King, Rook and Pawn vs King and Rook – Part III

July 22, 2016 Matthew Sadler 1 comment

In the last part of our examination of the theory of King, Rook and Pawn against King and Rook, we look at endings involving a rook’s pawn (a/h). We shall examine 3 basic scenarios for rook’s pawns

  1. The White king supports the pawn with the aim of shepherding it to a queen.
  2. The White rook stands in front of its pawn and the White king runs over to try and assist it.
  3. The weaker king is cut off on a rank from the h-pawn

Let’s take a look at both scenarios in turn:

  1. The White king supports the pawn with the aim of shepherding it to a queen.

K,R and Rook’s Pawn – King supporting

 

King, Rook and Rook's pawn against King and Rook. The king supports the pawn
King, Rook and Rook’s pawn against King and Rook. The king supports the pawn

 

This is the only position of this type worth remembering in practical play. White needs to remember that the Black king needs to be cut off on the f-file in order for White to win.

 

1.Rc1 Ke7 2.Rc8 Kd6

 

The best defence, preventing the White king from escaping down the board

 

2…Kd7 3.Rb8 Ra2 4.Kb7 Rb2+ 5.Ka6 Ra2+ 6.Kb6 Rb2+ 7.Kc5 and the a-pawn queens

 

3.Rb8 Ra2 4.Kb7 Rb2+ 5.Kc8 Rc2+ 6.Kd8 Rh2 7.Rb6+

 

7.a8Q Rh8#

 

7…Kc5 8.Rc6+

 

The key idea

 

8…Kb5

 

8…Kxc6 9.a8Q+

 

9.Rc8 Rh8+ 10.Kc7 Rh7+ 11.Kb8 wins

 

The fourteenth rule is: with White’s king supporting a rook’s pawn, the Black king must be cut off by 5 files (Black king on the f-file) to ensure the win.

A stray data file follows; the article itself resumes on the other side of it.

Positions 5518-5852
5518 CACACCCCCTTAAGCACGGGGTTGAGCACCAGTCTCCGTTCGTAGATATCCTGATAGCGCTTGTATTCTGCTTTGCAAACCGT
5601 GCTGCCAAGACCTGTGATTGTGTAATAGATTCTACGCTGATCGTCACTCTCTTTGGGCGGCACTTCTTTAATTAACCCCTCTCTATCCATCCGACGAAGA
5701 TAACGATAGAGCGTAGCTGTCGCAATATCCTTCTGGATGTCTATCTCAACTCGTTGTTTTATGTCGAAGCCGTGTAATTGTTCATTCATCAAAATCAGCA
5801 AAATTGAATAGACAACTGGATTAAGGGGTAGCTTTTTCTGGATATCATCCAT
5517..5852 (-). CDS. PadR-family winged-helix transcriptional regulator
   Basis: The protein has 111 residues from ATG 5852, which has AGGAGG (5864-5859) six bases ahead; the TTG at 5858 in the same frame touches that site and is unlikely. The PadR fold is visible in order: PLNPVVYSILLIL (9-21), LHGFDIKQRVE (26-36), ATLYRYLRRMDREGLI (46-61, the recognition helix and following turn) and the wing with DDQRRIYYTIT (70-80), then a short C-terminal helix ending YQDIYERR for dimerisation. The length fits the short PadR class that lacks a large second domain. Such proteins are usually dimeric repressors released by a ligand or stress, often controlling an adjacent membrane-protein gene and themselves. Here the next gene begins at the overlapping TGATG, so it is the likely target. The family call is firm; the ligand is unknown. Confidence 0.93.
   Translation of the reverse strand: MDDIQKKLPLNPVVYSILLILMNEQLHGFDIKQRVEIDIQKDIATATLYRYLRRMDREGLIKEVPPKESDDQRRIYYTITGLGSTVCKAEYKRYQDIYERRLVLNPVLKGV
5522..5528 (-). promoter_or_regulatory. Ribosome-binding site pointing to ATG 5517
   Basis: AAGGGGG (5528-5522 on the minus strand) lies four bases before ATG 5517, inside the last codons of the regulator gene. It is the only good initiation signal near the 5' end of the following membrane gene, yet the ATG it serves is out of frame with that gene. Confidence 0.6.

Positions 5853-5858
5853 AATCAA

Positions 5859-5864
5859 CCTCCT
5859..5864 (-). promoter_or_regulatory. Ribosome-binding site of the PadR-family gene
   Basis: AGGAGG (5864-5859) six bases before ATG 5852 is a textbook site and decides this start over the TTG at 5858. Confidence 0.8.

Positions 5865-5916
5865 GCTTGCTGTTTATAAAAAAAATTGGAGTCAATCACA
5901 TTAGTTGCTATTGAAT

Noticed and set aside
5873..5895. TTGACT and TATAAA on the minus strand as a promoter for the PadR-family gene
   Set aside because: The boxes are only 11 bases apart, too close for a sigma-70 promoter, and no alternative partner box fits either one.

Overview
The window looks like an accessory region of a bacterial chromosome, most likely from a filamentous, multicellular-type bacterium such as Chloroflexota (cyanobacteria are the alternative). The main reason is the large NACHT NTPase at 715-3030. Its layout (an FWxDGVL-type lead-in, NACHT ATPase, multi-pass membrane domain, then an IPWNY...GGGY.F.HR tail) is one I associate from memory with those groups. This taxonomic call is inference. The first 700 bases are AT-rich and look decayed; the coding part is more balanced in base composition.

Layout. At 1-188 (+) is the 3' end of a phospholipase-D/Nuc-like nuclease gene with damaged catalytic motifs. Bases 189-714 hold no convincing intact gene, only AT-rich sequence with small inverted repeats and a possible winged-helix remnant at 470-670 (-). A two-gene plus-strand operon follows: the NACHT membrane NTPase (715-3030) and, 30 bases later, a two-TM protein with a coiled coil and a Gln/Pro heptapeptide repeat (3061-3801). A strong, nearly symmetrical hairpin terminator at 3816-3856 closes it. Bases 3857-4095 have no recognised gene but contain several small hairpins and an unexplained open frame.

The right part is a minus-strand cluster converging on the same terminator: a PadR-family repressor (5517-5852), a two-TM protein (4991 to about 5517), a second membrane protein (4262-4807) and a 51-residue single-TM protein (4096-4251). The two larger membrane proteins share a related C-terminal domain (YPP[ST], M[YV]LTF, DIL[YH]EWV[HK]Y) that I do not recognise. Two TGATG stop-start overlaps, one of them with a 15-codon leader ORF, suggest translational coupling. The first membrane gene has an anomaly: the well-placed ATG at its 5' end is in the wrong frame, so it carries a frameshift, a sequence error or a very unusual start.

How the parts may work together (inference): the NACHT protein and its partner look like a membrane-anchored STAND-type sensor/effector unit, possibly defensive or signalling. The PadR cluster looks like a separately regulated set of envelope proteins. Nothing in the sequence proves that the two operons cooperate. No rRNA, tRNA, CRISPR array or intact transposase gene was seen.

1. The White rook stands in front of its pawn and the White king runs over to try and assist it.

K, R and Rook’s Pawn – Pawn on the 7th

 

 

This is the typical scenario that everyone knows about: White ‘s king cannot relieve the rook of its duty of supporting the a7 pawn as it will be checked away whenever it tries.

 

1.Kb6 Rb1+ 2.Kc6 Rc1+ 3.Kb7 Rb1+ with a draw

 

The fifteenth rule is: When White has advanced his rook’s pawn to a7 supported by a rook on a8, Black should place his rook behind the pawn and check the White king away when it threatens to relieve the rook of its protective duties.

The question arises naturally however: what if White doesn’t play his pawn to a7, leaves it on a6 and tries to bring his king to a7 as in the first example? In this case, Black should make use of the Vancura defence:

 

Vancura defence

 

This is Black’s basic defensive structure. Black claims that the long side of a rook’s pawn is long enough for space both for his king and for a sufficient checking distance for his rook. The king stays on g7 and the rook checks the White king from the f-file when it gets too close to the a-pawn

 

 

1.Kc5

 

1.a7 Ra6 draws as in the previous example

 

1…Rf5+ 2.Kb6

 

2.Kd4 Rf6

 

2…Rf6+ 3.Kb7 Rf7+ 4.Kc6 Rf6+ 5.Kd5 Rb6

 

The sixteenth rule is: Black defends against a White pawn on a6 supported by a rook on a8 by attacking the pawn laterally from the f-file. Black’s king is best kept on the g-file (g7 and g6).

3. The weaker king is cut off on a rank from the h-pawn

 

A completely different scenario to the other 2 so I won’t make a rule for this one. However, it’s well worth being aware of!